SCHIP Building

Today the house is expected to vote to override President Bush’s veto of the State Children’s Health Insurance Program bill—which would increase the funding by $35 billion.

One of the arguments for SCHIP is that it will save more money in the long run. It is supposed that children who withdraw from SCHIP eschew the regular healthcare that reduces emergency medical situations, resulting in increased ER visits and a greater cost to the state.

If that is the reason for increasing spending on SCHIP, the better alternative may simply be to loosen regulations on retail health care. Retail health clinics (aka convenient care clinics) are housed in stores like Wal-Mart or CVS, staffed by physicians assistants and nurse practitioners, where patients can drop-in and receive treatment for various conditions.

Not only are these clinics about half as expensive as private physicians, but they are usually open 7 days a week and hold better hours than private practices–this convience for parents (who wouldn’t need to take off from work) makes it far more likely that children will see some health provider sooner rather than later.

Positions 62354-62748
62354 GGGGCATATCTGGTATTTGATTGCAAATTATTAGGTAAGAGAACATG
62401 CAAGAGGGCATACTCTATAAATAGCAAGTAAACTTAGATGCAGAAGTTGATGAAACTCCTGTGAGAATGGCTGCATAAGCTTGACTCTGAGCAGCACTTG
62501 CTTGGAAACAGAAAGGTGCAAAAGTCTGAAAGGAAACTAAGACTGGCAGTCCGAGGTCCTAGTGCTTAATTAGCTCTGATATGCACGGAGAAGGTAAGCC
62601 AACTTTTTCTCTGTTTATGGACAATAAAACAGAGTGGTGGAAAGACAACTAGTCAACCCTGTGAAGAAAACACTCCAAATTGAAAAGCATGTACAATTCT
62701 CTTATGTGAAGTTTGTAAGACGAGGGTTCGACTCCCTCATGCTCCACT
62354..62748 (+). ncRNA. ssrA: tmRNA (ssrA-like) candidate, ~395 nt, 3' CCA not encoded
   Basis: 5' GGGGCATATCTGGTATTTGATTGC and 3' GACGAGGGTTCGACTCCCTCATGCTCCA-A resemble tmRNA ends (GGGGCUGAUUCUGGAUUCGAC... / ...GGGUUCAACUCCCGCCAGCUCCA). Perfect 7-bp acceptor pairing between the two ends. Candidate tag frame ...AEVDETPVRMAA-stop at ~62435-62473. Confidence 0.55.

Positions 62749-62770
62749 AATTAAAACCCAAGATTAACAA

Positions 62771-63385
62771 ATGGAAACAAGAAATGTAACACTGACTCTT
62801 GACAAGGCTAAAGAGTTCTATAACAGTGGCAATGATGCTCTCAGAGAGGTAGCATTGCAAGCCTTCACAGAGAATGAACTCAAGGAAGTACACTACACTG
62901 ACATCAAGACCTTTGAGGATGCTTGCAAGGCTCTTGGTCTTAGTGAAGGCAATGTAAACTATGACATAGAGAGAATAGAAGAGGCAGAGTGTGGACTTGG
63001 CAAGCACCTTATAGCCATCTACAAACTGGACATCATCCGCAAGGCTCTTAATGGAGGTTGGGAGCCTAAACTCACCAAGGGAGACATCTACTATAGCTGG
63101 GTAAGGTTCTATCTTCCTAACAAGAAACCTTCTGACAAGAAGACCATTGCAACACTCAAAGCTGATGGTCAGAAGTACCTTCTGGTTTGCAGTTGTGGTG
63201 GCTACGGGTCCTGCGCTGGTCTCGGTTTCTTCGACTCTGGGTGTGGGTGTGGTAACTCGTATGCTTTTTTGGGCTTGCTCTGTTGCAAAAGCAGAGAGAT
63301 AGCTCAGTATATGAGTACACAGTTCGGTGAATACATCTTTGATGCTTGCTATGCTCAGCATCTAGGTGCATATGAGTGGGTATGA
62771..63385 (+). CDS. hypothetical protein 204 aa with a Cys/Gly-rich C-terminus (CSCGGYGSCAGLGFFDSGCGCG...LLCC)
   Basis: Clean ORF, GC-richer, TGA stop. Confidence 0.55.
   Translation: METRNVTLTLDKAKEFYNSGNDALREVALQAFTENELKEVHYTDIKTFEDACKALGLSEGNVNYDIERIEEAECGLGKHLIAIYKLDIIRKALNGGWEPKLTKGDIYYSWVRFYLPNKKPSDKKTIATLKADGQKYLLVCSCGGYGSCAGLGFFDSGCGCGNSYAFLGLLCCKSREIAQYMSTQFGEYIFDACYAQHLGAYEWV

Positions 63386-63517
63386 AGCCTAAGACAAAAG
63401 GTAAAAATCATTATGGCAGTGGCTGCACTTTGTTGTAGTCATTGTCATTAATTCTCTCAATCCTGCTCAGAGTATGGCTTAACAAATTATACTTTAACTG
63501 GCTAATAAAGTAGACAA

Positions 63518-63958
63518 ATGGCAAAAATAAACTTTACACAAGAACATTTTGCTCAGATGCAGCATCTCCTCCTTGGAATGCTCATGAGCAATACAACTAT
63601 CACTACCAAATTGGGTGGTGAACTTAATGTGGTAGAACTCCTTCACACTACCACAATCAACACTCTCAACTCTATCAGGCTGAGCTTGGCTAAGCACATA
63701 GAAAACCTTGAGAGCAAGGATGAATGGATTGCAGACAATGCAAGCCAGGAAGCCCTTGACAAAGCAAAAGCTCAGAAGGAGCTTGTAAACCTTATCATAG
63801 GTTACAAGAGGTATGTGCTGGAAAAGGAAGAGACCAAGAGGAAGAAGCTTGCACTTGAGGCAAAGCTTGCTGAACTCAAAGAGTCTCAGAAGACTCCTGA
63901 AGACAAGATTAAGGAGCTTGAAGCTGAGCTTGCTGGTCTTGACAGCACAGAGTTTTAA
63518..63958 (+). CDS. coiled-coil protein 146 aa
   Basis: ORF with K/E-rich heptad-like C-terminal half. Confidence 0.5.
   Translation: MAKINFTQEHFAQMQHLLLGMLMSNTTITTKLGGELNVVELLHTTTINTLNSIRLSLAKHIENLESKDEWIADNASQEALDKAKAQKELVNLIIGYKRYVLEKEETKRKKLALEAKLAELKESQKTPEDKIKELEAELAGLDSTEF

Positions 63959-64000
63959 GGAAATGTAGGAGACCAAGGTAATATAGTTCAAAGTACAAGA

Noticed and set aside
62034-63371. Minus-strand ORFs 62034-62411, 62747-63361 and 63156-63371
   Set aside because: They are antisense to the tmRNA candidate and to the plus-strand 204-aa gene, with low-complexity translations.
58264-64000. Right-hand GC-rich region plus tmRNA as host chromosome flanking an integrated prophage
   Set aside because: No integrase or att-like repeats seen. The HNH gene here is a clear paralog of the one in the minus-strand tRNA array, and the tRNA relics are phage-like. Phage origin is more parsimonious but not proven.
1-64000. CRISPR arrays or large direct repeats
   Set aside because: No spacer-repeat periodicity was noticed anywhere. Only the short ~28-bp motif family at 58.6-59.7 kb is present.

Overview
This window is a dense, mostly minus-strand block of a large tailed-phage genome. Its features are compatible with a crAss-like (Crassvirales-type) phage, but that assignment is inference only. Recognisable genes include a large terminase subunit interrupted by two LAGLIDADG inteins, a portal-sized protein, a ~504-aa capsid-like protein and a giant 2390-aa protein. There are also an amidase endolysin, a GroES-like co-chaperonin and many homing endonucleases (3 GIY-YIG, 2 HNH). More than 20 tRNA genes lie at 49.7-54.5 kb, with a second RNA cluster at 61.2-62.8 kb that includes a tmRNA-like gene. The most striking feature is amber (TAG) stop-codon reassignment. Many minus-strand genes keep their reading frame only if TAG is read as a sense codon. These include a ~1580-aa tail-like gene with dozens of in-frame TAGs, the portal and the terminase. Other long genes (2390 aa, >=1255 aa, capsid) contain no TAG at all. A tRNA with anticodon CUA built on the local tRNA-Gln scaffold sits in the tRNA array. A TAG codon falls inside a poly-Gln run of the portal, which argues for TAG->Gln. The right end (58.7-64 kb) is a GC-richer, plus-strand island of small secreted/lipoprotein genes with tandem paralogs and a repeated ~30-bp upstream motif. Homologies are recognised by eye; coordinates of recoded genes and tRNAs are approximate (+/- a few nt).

The whole point of SCHIP is to increase the availability of care for children, but studies show that an increasing presence of government provided insurance, which can offer better rates than private, will actually decrease the availability of insurance by decreasing competition. According to a study by the congressional budget office, “for every 100 children who enroll as a result of SCHIP, there is a corresponding reduction in private coverage of between 25 and 50 children.”

If we allow government funded insurance to continue to inflate, private insurers will become increasingly scarce, reducing, not increasing the availability of health care for all. Further more, the fact that privately insured customers are dropping out in favor of public insurance may invalidate SCHIP proponents’ claims that the program is being used only by those families that cannot afford private insurance.

If the federal government wants to increase children’s access to health care they should encourage states to loosen regulations on retail health care clinics.